"Getting the data in" has often been cited  by authorities in clinical informatics as being among the most difficult challenges in successfully deploying clinical information systems. In particular, the costs of acquiring detailed and structured data from the clinical care process have been daunting. Voice and handwriting recognition information systems have not been broadly adopted for a variety of performance and usability issues. These cost and practicality issues will continue to present an obstacle to clinical information system utility and deployment until better solutions are arrived at. In contrast, the Human Genome Project has managed to achieve significant economies of scale in data acquisition in sequencing and expression measurement. Gene microarrays alone have dropped in cost by a factor of 10 in just the last 2 years.
Here again, once genomic investigators attempt to bridge the gulf from purely genomic data sets to phenotypically (i.e., clinically) annotated data sets, they will be confronted with the same challenges of clinically oriented, codified data acquisition. The questions of which user interfaces are the most cost-efficient, reliable, and generalizable to multiple clinical domains are among the implementation and design challenges that they will face. Although they have yet to arrive at definitively successful answers, clinical informaticians have already completed several decades worth of engineering and ethnographic studies [49, 50] addressing the very same questions.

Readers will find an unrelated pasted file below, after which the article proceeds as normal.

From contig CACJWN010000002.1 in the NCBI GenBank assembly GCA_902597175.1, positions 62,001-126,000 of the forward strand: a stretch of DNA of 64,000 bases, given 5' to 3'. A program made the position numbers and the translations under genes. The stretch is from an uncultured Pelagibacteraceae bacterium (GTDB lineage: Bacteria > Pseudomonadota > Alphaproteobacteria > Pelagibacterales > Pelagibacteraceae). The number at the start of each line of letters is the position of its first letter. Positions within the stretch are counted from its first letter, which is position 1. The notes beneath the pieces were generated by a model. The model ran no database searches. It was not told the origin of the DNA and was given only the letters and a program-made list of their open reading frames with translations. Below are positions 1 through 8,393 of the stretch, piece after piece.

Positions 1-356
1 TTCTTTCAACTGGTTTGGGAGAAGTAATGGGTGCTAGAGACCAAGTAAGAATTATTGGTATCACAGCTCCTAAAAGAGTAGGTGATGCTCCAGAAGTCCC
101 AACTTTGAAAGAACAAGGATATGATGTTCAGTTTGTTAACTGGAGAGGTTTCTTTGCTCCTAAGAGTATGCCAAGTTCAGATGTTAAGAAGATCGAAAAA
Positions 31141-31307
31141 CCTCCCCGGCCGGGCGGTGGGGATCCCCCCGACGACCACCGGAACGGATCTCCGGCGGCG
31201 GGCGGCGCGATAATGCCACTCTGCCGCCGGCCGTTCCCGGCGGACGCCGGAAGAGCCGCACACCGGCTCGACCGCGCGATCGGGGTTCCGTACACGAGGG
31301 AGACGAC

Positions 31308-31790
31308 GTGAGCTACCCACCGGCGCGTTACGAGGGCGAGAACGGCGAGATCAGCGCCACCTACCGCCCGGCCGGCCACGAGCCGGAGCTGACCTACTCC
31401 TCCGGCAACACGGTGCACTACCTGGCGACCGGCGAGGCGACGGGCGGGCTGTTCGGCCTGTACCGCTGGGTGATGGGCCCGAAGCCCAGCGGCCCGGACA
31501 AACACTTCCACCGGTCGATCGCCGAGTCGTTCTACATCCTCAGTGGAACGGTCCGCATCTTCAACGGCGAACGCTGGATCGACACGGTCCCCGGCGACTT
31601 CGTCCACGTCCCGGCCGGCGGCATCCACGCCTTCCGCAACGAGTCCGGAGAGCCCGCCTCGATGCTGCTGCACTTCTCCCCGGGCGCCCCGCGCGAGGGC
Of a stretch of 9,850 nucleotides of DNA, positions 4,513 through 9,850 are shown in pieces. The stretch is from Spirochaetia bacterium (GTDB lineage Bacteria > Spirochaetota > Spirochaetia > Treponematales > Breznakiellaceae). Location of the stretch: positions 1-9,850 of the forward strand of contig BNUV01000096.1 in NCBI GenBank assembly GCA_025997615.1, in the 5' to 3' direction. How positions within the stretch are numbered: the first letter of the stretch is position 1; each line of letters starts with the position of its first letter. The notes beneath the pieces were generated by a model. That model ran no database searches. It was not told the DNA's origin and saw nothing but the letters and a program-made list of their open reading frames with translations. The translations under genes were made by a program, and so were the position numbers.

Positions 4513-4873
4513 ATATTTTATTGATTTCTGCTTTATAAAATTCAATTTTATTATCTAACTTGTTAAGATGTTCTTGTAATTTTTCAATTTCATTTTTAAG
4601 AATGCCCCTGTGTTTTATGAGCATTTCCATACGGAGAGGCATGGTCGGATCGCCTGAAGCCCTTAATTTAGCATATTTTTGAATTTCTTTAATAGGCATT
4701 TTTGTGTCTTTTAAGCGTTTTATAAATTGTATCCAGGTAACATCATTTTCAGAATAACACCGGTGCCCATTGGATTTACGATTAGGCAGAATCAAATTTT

We have personally witnessed the difficulties of some genomic studies in which the genotyping portion of the study was readily completed but the phenotyping was costly, slow, and ultimately rife with errors. This experience is likely to be increasingly common and therefore the need to solve the clinical annotation challenge is pressing.
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